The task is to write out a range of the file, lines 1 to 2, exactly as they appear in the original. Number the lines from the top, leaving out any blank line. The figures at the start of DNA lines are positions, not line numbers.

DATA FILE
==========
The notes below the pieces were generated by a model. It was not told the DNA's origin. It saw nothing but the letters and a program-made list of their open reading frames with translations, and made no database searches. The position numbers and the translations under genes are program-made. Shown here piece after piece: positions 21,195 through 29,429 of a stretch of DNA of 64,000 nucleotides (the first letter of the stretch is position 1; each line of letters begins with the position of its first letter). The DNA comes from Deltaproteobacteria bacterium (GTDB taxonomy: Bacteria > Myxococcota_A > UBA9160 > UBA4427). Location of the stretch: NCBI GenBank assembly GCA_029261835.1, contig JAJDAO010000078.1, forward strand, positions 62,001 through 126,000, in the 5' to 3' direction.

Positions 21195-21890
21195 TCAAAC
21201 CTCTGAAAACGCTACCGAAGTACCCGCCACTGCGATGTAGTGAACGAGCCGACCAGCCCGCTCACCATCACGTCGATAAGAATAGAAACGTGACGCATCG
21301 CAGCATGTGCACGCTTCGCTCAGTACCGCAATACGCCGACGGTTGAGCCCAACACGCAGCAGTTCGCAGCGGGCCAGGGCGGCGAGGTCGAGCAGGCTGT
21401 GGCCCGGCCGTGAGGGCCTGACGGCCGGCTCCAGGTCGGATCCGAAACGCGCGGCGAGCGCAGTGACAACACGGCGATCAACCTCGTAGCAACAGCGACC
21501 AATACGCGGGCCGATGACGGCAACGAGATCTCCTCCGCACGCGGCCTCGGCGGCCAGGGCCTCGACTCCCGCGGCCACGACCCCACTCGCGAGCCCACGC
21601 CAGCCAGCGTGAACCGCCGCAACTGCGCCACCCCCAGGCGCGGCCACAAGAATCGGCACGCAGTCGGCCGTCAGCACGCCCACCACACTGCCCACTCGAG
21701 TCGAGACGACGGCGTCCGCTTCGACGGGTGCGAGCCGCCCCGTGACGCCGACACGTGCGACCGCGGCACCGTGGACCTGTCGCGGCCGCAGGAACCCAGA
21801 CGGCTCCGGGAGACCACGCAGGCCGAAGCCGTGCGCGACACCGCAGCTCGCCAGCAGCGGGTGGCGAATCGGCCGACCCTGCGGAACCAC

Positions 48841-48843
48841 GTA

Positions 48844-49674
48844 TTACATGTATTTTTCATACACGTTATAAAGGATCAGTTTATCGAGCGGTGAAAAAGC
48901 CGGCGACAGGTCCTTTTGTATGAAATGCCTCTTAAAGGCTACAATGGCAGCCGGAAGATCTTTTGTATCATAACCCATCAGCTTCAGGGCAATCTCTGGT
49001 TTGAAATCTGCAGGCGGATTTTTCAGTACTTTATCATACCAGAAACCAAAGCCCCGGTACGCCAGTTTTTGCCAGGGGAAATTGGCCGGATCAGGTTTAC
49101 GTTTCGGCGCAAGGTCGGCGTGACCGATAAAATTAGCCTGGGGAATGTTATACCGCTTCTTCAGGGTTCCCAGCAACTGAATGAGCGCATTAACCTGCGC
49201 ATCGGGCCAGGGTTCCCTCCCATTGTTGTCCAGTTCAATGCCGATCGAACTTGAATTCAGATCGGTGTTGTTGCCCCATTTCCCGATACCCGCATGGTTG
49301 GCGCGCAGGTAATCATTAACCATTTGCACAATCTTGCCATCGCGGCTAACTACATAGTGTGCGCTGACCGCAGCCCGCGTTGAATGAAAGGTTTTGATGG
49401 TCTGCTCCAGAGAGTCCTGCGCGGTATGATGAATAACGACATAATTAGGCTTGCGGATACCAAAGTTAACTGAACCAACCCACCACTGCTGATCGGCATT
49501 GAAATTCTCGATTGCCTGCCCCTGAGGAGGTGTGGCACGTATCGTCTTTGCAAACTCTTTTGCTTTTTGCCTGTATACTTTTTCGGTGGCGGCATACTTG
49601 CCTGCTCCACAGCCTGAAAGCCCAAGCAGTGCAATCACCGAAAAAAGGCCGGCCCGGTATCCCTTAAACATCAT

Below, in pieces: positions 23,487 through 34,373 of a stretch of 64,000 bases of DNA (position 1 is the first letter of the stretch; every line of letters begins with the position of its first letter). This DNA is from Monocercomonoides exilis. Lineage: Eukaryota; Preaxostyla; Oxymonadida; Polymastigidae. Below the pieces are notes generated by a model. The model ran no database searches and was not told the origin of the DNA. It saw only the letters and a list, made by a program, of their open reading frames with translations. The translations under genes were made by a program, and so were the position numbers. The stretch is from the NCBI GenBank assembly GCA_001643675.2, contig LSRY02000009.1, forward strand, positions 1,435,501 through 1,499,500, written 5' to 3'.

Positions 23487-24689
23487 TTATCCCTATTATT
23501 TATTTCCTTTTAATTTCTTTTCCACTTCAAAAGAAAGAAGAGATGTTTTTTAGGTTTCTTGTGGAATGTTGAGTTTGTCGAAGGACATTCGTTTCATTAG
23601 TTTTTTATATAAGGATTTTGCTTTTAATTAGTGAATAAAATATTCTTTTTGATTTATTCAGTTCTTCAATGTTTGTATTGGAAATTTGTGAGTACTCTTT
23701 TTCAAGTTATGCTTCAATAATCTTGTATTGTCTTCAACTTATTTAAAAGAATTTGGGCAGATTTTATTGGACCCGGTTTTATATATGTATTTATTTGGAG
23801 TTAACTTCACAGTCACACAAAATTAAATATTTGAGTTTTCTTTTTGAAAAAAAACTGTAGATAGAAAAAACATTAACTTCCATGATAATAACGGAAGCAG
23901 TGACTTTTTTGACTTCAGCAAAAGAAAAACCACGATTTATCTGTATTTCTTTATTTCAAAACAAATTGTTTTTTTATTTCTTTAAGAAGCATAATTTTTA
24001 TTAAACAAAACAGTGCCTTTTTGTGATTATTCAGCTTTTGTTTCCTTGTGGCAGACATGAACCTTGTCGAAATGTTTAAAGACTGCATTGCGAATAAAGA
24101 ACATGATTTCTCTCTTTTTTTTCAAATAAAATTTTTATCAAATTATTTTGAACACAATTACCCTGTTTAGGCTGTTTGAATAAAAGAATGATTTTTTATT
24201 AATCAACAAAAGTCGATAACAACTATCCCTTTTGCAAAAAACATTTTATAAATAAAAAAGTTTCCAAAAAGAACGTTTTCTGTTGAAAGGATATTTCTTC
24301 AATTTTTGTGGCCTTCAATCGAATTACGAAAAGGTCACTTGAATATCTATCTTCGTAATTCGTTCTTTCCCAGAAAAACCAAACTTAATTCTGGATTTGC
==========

The notes below the pieces were generated by a model. It was not told the DNA's origin. It saw nothing but the letters and a program-made list of their open reading frames with translations, and made no database searches. The position numbers and the translations under genes are program-made. Shown here piece after piece: positions 21,195 through 29,429 of a stretch of DNA of 64,000 nucleotides (the first letter of the stretch is position 1; each line of letters begins with the position of its first letter). The DNA comes from Deltaproteobacteria bacterium (GTDB taxonomy: Bacteria > Myxococcota_A > UBA9160 > UBA4427). Location of the stretch: NCBI GenBank assembly GCA_029261835.1, contig JAJDAO010000078.1, forward strand, positions 62,001 through 126,000, in the 5' to 3' direction.

Positions 21195-21890